Crossing your arms is OK

A few years ago, I conducted media training for an organization that was potentially facing a strike. I was asked to provide one day of training for management-level employees who would manage strike sites as representatives of the organization. Prior to the start of my portion of the agenda, the company’s director of human resources spent about 45 minutes talking to the group about the logistics of managing the strike.

Later, when we discussed body language in broadcast interviews, I crossed my arms and asked if this was appropriate body language for someone delivering a presentation or being interviewed on television. Everyone said it was inappropriate; I looked closed.

Business woman standing, smiling, with her arms crossed
I turned to the HR director and asked if she would ever stand in front of a group and present information with her arms crossed. She said she would never do that. I asked the group if she would ever do that, and they all said that she was far too professional to ever do something like that.

However, that was exactly what she did. I had been sitting at the back of the room at the time, with my video camera on a tripod, so I turned on the camera and recorded her after she crossed her arms while talking to the group. When I played back the tape, everyone was surprised that they hadn’t noticed she had committed what is often known as a body language “sin.”

The point I made to this group was that, because the HR director was communicating effectively and being herself, they did not even notice the body language. It was natural for her. Her body language was consistent with who she was and what she was saying.

If you were standing outside her office, she may have her arms crossed, but she would be listening with that special brand of attentiveness reserved for those who are truly in the “people” business.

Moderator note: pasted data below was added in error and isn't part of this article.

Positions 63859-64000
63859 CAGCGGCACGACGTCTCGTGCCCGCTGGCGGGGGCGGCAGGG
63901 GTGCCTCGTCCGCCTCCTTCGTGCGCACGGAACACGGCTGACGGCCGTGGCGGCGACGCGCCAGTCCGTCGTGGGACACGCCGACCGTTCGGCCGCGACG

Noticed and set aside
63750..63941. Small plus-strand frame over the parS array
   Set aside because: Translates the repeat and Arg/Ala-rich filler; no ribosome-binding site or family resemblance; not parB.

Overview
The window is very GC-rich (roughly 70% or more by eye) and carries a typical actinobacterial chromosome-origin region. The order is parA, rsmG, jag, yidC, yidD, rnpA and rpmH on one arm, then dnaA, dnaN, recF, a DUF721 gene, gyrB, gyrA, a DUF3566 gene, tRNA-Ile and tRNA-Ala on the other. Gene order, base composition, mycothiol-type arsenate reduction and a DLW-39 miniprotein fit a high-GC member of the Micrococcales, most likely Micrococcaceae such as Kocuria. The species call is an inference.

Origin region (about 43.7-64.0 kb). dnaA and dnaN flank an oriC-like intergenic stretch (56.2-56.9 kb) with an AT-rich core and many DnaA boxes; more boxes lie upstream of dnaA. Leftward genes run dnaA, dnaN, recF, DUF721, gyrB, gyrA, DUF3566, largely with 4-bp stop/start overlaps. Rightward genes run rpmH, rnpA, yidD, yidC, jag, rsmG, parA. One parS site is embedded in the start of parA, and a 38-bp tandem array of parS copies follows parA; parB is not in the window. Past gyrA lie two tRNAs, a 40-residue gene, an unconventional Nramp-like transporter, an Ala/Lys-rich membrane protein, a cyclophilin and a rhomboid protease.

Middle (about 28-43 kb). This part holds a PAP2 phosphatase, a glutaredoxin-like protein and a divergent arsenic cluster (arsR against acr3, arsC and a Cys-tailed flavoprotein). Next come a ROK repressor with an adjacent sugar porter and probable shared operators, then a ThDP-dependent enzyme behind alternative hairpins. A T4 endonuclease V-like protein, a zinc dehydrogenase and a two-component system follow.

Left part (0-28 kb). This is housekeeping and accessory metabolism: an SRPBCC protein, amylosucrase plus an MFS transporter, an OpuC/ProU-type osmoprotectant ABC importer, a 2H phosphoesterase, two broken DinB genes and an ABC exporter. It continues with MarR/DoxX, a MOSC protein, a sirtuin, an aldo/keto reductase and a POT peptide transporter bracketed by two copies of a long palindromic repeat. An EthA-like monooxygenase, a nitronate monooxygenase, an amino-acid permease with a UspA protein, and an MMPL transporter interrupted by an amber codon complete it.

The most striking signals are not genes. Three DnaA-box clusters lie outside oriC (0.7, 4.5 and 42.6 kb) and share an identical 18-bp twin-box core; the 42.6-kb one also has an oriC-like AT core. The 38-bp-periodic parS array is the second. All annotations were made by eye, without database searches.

Every of us is unique. Each of us has our own way of standing, talking and conveying our messages.

We need to “be ourselves” when engaged in a broadcast interview or presentation of any type. This is how we convey our personality, and this builds the trust that makes our message believable.

Simple trick to improve presentations? Turn off the projector

There is one nightmare that nearly every presenter has both experienced and witnessed—one thing of which audience members are terrified when they walk into a presentation.

Boredom.

Not only do presenters often bore audiences, but in the worst circumstances, presenters bore themselves.
Letters P P T with a red cross through it

An interesting article in the Harvard Business Review entitled “
The #1 Killer of Meetings (And What You Can Do About It),” Peter Bregman describes the journey he took to stop boredom and enhance engagement during his presentations. His conclusion is simple. If you don’t want anyone to be bored during your meetings or presentations, there is one simple thing you can do: turn off the projector.

Bregman’s transformation began after a two-day off-site meeting several years ago as he both watched and delivered slide-based presentations. In each presentation one of two things occurred: the audience tuned out or they poked holes in the presenter’s content.

“People tune out because nothing is required of them,” he explains in the article. “Or they poke holes because, if they don’t tune out, it’s the most interesting thing to do when someone is trying to prove there are no holes.”

After his experience, Bregman was determined to find a better way. “Over time,” he says, “I identified a single factor that makes the biggest difference between a great meeting and a poor one: PowerPoint. The best meetings don’t go near it.

“PowerPoint presentations inevitably end up as monologues,” he continues. “They focus on answers, and everyone faces the screen. But meetings should be conversations. They should focus on questions, not answers, and people should face each other. I know it sounds crazy, but I’ve found that even the hum of the projector discourages dialogue.”